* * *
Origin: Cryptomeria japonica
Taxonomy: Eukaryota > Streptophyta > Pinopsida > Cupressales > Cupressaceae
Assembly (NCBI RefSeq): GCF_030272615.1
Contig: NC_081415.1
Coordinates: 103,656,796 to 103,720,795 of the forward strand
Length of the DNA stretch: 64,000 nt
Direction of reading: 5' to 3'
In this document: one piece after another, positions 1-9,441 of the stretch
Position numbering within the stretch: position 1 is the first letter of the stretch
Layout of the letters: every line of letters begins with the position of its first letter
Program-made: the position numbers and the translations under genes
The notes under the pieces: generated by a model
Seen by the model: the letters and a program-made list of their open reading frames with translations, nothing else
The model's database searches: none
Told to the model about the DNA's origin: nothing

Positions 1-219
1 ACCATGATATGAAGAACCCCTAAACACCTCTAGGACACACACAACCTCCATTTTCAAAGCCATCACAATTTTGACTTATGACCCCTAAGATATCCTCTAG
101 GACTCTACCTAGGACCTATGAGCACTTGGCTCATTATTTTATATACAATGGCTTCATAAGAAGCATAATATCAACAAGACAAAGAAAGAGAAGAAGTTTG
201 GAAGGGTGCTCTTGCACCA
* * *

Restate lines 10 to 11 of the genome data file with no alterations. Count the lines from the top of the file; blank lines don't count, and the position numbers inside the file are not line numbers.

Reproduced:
Layout of the letters: every line of letters begins with the position of its first letter
Program-made: the position numbers and the translations under genes